Today I completed my first triathlon, and I learned the most important lesson: my training really didn’t prepare me for the intensity of the experience, but finishing has strengthened my resolve to train harder and smarter for the next time around.
We arrived (me, Amy, and our son Scott) at Lake Wappapello in southeast Missouri a little after 6 a.m. The parking lot at the visitor’s center was more than half full, and the bike racks were filling up quickly. Most of the competitors were clearly experienced triathletes, and I felt just like the new kid on the first day of school.
I was worried at first about the water temperature—the air was in the upper sixties when we arrived—but that didn’t turn out to be the major issue. As it turned out, I trained for a completely different environment. I did all of my swimming in a pool, but the lake’s water was so murky that swimming face down in the water was pointless. I tried to swim freestyle with my head up to keep on track with the buoy markers, but before long, I had to resort to breaststroking.
Anyone who remembers me from high school swim team knows that breaststroke was by far my worst event. Slow. Tired. Ugh. But I had no choice. By the time I made it to the furthest marker, I had 180 yards to go, and I could barely breathe. I switched to a slow backstroke and tried to conserve energy, but it took all I had left just to stay afloat and keep moving.
By the time I reached the boat ramp exit, I was spent, gasping for air and barely able to move. Lesson learned: if the event is open water swimming in a lake, train with breaststroke instead of freestyle. But the damage was done, because physically, I never did recover. I might have been better off just sitting out for five or ten minutes until my heart rate dropped, but I had already done what I was determined not to do—blow out my energy on the swim.
The bike route was next—almost 16 miles with a bunch of killer hills. By the time I got past the second mile, the leaders of the race were already on their way back. I had to not only walk up the first big hill, but I had to stop to catch my breath and lower my heart rate. I was breathing so hard that I started coughing, and even as I write this, I can’t take a deep breath without coughing—it feels like bronchitis. On the bright side, the rest of my body feels okay, and my pulse rate and blood pressure are both great.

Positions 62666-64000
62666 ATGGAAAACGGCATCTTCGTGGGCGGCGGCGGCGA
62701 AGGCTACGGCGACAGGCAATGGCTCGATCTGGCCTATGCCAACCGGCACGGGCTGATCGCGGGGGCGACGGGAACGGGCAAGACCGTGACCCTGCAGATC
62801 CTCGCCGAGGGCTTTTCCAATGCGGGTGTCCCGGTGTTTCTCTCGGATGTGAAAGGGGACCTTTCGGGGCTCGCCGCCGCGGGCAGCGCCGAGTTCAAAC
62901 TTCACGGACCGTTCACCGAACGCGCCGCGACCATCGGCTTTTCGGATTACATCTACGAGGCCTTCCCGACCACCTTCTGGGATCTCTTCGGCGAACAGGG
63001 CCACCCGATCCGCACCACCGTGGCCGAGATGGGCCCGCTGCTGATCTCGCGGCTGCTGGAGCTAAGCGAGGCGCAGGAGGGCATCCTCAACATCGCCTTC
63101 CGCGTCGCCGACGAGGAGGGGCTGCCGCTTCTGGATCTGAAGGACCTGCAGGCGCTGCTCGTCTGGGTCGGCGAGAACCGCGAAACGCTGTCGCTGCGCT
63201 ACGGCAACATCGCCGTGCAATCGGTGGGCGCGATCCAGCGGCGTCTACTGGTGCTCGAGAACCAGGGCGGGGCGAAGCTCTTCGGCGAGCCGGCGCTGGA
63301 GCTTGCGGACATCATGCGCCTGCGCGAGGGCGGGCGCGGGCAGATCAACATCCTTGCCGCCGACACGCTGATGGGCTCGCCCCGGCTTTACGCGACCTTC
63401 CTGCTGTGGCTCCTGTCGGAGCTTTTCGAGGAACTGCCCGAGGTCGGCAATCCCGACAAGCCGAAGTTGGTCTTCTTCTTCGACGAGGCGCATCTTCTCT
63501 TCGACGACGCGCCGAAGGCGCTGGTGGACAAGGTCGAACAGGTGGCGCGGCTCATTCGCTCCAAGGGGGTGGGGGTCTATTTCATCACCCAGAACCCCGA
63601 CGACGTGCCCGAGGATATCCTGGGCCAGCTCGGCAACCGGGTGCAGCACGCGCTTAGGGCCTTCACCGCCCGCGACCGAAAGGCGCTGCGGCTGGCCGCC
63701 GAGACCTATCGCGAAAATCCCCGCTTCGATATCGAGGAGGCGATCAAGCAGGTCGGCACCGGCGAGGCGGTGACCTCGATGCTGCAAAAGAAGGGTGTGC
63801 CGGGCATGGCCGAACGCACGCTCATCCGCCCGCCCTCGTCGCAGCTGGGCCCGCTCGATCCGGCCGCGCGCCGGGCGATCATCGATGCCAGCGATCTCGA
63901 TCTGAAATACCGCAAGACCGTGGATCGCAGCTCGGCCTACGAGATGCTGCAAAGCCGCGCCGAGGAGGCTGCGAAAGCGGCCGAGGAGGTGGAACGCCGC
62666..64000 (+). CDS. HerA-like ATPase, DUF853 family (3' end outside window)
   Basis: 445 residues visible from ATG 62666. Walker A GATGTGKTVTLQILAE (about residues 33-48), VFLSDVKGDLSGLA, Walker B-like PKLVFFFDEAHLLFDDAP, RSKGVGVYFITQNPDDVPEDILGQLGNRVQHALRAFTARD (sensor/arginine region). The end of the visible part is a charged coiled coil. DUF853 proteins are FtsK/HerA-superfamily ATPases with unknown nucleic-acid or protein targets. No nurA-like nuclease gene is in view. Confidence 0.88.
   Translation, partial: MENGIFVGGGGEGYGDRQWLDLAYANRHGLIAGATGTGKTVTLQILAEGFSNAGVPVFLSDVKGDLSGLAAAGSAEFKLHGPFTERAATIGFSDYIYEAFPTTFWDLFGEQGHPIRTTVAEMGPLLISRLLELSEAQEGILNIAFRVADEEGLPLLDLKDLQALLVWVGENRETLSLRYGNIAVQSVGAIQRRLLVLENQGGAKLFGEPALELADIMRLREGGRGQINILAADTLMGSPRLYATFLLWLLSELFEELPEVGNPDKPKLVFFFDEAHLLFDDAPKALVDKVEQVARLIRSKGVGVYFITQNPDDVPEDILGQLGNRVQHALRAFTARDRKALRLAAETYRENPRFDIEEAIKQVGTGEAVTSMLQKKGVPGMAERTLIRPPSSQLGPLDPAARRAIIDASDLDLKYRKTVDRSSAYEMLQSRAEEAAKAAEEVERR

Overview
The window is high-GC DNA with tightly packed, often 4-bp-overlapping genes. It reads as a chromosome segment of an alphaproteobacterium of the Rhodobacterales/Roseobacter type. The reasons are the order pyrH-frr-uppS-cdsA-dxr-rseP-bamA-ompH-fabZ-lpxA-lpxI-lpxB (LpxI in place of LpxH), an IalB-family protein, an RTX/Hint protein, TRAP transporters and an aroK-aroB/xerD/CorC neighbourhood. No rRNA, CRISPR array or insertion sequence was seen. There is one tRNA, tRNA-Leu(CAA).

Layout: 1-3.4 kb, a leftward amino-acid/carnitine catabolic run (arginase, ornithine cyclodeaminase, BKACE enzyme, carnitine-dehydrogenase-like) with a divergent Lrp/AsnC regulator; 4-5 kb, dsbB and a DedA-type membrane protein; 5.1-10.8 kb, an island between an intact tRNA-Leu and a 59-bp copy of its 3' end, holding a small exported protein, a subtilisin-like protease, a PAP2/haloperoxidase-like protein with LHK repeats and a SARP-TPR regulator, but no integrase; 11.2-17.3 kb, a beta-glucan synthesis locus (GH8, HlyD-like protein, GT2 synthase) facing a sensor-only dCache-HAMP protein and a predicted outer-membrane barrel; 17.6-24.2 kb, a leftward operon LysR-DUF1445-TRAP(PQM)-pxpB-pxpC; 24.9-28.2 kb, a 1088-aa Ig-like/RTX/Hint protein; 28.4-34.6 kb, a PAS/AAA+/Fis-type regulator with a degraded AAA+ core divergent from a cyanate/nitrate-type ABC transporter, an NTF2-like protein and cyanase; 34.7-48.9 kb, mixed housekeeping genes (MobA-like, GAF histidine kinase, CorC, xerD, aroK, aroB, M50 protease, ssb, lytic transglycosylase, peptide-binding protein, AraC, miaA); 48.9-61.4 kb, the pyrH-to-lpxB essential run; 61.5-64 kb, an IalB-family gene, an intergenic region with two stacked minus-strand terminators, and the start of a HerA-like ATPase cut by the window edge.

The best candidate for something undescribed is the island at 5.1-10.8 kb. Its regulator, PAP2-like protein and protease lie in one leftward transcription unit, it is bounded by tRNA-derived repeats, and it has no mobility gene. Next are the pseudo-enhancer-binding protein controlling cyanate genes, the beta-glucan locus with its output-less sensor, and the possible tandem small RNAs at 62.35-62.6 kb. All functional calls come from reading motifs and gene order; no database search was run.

As I mentioned earlier this week on Facebook, there was a steep hill that went for almost a full mile just after the halfway turn. I didn’t get far before I had to walk, but at least another biker was in the same spot, and we got to experience a little camaraderie on the way up. Once I made it to the top, getting back took a while just because I kept my bike low-geared and tried to conserve as much energy as I could for the run.
The run was uneventful—it was more like a walk interrupted by periods of slow jogging. This was the one area where my training did pay off. I knew to save enough energy on the bike that I could do 5 kilometers without collapsing. The final 3/4-mile ran along the long, straight road long the top of the lake dam. I had my iPod playing my two favorite finishing songs: “Rooftops” by Jesus Culture and “Cannons” by Phil Wickham, and even though I was the last to cross the finish line, the crowd at the finish was clapping and cheering me across the line. I found one last burst of speed, crossed the line, then collapsed in a heap of exhausted joy.
At one point during the bike ride, when it felt like I would never be able to finish, I wondered if I would even want to try this again. Now that I’ve had the day to consider the experience, I definitely want to do another triathlon. Next time I’ll know how to train better and what to expect. Perhaps the next time, whenever and wherever that may be, I’ll be able to enjoy the experience while I’m in the midst of it instead of just the satisfaction of knowing that I finished.